Mistrust might be too strong a word, but there was always a youthful rebellious streak in me (Catholic-educated in what was at the time a pretty Catholic town), pushing against what I increasingly viewed as the bastard child of The Party in Orwell‘s Nineteen Eighty-Four and a medieval Ponzi scheme. The Catholic hierarchy increasingly personified notions of hypocritical middle-men, ‘eternal life’ assurance brokers, gatekeepers against the hereafter who would feed on the poor, vulnerable and frightened, whilst actually allowing anyone through, if the price was right.
Finally, I officially ‘fell out’ with God in a completely predictable spat – over bureacracy, not the Bible; red tape, not redemption; compliance, not communion …
Occasionally, I wonder idly what sort of relationship I might have had with God had I been born a Protestant: religion is, after all, largely an accident of birth, which is another reason I can’t take its impositions too seriously.
Most of the time, though, I’m thinking about how the Christian denominations (of all flavours) achieved and maintained power and influence, and the Church’s ongoing relationship with the Crown during Shakespeare’s era and the historical times he wrote about. (And to that end, I probably have to thank my Catholic education for a thorough grounding in doctrine: Religion and History are easily the two most useful subjects when it comes to English Literature of the Early Modern Period.)
Stephen Greenblatt‘s essay on ‘invisible bullets’ takes a leisurely, meandering course – springing cold and lively from the charges of atheism levelled against Marlowe, through the rapids of the exploration of the New World until pooling softly in Henry IV and Henry V. What I do sense throughout it, and which I didn’t really focus enough on recently when I read The Prince, is an underlying tension between Machiavelli and the Catholic church. The subject deserves more than just a couple of marginalia.
Why? Because Machiavelli largely posits the Church as a useful tool; a life of unremitting virtue as a fool’s errand; piety (and in this I would include religious observance and respect for the church) as a gaudy costume to be seen out in and then to shrug off in favour of something more comfortable in the comfort of your home.
The Prince is – in many ways – an atheist textbook for rulers …
Here’s Greenbatt on the subject:
‘Machiavelli’s writings are important, for The Prince observes in its bland way that if Moses’s particular actions and methods are examined closely, they do not appear very different from those employedby the great pagan princes, while the Discourses treat religion as if its primary function were not salvation but the achievement of civic discipline and hence as if its primary justification were not truth but expediency.’ [a]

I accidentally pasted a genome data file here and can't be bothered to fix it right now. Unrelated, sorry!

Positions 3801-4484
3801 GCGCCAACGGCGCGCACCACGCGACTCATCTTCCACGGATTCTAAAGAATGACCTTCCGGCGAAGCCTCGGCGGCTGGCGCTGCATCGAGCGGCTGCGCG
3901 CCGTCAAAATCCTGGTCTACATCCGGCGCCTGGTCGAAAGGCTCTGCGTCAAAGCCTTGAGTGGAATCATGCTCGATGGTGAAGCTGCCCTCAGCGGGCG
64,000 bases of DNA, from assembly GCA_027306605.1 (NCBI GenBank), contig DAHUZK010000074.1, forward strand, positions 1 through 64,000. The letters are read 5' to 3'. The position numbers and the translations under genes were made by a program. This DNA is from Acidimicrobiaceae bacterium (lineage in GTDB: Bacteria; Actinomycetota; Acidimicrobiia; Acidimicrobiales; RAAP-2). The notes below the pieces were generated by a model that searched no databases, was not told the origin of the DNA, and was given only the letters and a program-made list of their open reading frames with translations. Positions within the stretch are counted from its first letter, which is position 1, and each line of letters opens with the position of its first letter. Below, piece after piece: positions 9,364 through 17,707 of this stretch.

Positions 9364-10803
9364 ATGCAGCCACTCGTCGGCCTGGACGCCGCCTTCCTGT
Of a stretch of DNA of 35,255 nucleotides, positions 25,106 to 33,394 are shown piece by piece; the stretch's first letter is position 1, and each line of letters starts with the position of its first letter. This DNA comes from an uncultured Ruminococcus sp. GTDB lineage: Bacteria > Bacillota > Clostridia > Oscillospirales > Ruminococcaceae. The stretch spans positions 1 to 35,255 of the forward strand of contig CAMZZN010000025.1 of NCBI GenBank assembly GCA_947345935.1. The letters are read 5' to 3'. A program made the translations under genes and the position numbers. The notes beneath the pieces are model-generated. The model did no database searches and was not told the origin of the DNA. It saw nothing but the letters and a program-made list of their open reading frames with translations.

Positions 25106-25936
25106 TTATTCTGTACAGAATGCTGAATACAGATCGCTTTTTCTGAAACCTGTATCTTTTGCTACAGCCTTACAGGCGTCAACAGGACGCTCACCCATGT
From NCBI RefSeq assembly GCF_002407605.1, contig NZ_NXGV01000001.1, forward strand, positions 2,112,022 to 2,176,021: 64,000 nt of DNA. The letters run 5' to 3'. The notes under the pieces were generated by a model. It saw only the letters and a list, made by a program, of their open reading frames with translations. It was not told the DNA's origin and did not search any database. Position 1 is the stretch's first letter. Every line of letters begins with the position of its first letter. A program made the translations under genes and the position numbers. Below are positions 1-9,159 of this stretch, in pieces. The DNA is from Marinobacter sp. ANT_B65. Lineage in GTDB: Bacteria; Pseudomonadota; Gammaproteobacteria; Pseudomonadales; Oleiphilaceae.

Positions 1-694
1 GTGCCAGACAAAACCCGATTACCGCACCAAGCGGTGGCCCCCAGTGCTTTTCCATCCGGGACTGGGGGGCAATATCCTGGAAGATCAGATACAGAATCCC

‘We have then, as in Machiavelli, a sense of religion as a set of beliefs manipulated by the subtlety of priests to help ensure social order and cohesion […] the very core of […] Machiavellian anthropology that posited the origin of religion in a cunning imposition of socially coersive doctrines by an educated and sophisticated lawgiver upon a simple people.’
Let’s connect this specifically to some of the plays – here are a few random observations, to finish off:
Richard II – specifically challenges the notion of divine right (and it’s worth remembering the Bishop of Carlisle’s outburst when Bolingbroke tries to assume it: ‘In God’s name, I’ll ascend the regal crown‘ [b] is the trigger for some real venom – because it challenges the church’s authority – and remarkably, Carlisle is apprehended for ‘treason’ as a result
1 Henry IV – Bolingbroke knows that he is on the road to hell, having commissioned a regicide, and tries to pave it over with the good intentions of a penitential crusade, announced at the end of the previous play. It’s destined, of course, never to happen – think of it as an ‘aspiration’ rather than anything else (when I come to read-through the play, I’ll also touch on his ‘Machiavellian’ treatment of his former allies
Henry V – the opening of the play neatly illustrates the schism between Church and Crown, and the former’s willingness to provoke international conflict rather than take a heavy hit of taxation which would ‘drink the cup and all’. The play is also remarkable for the off-hand ‘miracles are ceased’, which I have always viewed in the most jaundiced possible way. Henry also feels he can bribe God on the night before Agincourt – that’s the Catholic way, right?
Richard III – Richard is quite generally labelled as Machiavellian for his plotting. For the purposes of this post, I want to linger on how he uses religion as that dazzling, reassuring overcoat, swearing ‘by St Paul’ at every opportunity and never forgetting the role of religion in that wonderful play-within-a-play, when he and Buckingham conspire to secure Richard the popular acclaim he needs to become king
Henry VI – let’s not forget that the most pious of the History Cycle’s kings was probably the least effective. He was too nice, inside and out, and was therefore gobbled up by his wife and nobles, as Machiavelli predicts, and finally
Henry VII – obviously and almost nauseatingly wears that religious cloak to explain his usurpation of Richard III, right? Or is my bias showing?
[a] Stephen Greenblatt, ‘Invisible Bullets: Renaissance authority and its subversion, Henry IV and Henry V‘ in Jonathan Dollmore and Alan Sinfield (eds.), Political Shakespeare: essays in cultural materialism (second edition), (Manchester University Press: Manchester, 1994)
[b] lines from Shakespeare’s plays taken from www.opensourceshakespeare.org